Advocates world wide web regulation by UN-style global body
Paul Joseph Watson
June 19, 2013
The head of Russia’s cyberspace policy today called for global governments to react to the NSA spy scandal by creating a United Nations-style body that would have regulatory control over the Internet – including a web kill switch.
During a speech at a specially arranged meeting initiated by the upper house of the Russian parliament, Information Society Development Commission head Ruslan Gattarov called for a newly created group to control the world wide web, “So that everyone, not only the US, has access to the master switch.”
Gattarov made reference to the creation of the UN after World War II in calling for a similar organization to have authority over the Internet.
The special session was called in response to recent revelations by whistleblower Edward Snowden that the NSA has been downloading information “directly” from the servers of the likes of Facebook, Google and Microsoft under a vast spying operation called PRISM.
Gattarov called for an international investigation into the scandal, remarking, “We cannot let this issue sink into an abyss, as many people desire, we will not allow the question to vanish without result.”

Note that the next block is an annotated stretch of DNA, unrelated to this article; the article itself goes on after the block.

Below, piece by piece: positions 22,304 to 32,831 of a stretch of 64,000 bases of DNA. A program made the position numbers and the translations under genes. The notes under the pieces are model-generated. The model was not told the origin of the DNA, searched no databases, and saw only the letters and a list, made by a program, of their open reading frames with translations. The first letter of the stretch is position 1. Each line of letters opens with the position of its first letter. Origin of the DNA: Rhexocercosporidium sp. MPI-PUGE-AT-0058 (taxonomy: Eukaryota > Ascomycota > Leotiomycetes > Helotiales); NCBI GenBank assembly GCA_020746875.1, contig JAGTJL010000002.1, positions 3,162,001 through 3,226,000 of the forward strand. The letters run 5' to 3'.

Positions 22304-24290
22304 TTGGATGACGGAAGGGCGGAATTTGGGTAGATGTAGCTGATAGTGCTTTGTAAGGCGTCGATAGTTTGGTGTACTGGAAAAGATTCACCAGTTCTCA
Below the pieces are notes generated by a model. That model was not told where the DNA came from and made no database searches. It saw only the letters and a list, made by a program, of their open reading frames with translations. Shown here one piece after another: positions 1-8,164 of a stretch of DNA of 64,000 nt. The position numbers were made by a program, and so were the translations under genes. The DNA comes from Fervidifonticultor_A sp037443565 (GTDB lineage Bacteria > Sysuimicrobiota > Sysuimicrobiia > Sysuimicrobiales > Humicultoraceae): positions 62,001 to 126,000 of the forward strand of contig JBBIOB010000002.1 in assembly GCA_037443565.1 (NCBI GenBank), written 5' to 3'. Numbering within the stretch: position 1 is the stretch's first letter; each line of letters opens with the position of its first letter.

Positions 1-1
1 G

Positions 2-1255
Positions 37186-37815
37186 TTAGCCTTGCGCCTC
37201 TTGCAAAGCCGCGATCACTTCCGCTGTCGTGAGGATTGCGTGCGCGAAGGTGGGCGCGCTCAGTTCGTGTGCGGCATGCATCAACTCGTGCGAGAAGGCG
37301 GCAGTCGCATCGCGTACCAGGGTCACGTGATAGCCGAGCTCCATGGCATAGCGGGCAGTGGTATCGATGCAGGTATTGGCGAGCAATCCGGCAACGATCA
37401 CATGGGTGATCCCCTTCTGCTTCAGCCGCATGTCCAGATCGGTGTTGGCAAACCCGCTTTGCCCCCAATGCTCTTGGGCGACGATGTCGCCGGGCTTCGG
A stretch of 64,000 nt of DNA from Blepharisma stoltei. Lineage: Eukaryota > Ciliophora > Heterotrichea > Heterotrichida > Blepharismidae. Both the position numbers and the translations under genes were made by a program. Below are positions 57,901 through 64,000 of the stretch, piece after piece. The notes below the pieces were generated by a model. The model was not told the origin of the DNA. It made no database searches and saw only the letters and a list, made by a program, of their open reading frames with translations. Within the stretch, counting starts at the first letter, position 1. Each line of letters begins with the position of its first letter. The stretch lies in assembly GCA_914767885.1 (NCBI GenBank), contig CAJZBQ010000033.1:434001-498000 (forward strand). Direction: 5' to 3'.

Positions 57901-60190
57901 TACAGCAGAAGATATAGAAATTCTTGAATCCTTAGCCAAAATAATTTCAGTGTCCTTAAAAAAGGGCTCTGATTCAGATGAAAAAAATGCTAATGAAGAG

Last November, representatives from 200 governments attended the World Conference on International Telecommunications, during which participants advocated that control over the Internet be handed to the International Telecommunications Union, which is the United Nations’ specialized agency for information and communication technologies.
As Alex Newman reported, the controversial plan discussed at the conference would, “allow governments to shut down the Web if they claimed it could “interfere” in the internal affairs of other UN member regimes.”
The blueprint would also permit authorities to shut down the Internet if there was a risk of “sensitive” information being leaked while also creating a huge new online surveillance framework.
Concerns over the creation of an Internet kill switch in the US have also increased since the Obama administration began pursuing an aggressive cybersecurity policy.
Senator Joe Lieberman ominously pushed for the ‘kill switch’ option to be included in cybersecurity legislation by citing the Chinese system of Internet policing as a model to which the United States should aspire, but the provision was eventually dropped from the bill last year.
Under the Department of Homeland Security’s “Emergency Wireless Protocols,” (Standard Operating Procedure 303 or “SOP 303), the federal agency also claims the power to shut down all communications, including the Internet, in the event of a national crisis.
Many have questioned why the US should be trusted with an Internet kill switch under the justification of cybersecurity when America itself has admittedly been behind a number of major cyber attacks over the last few years.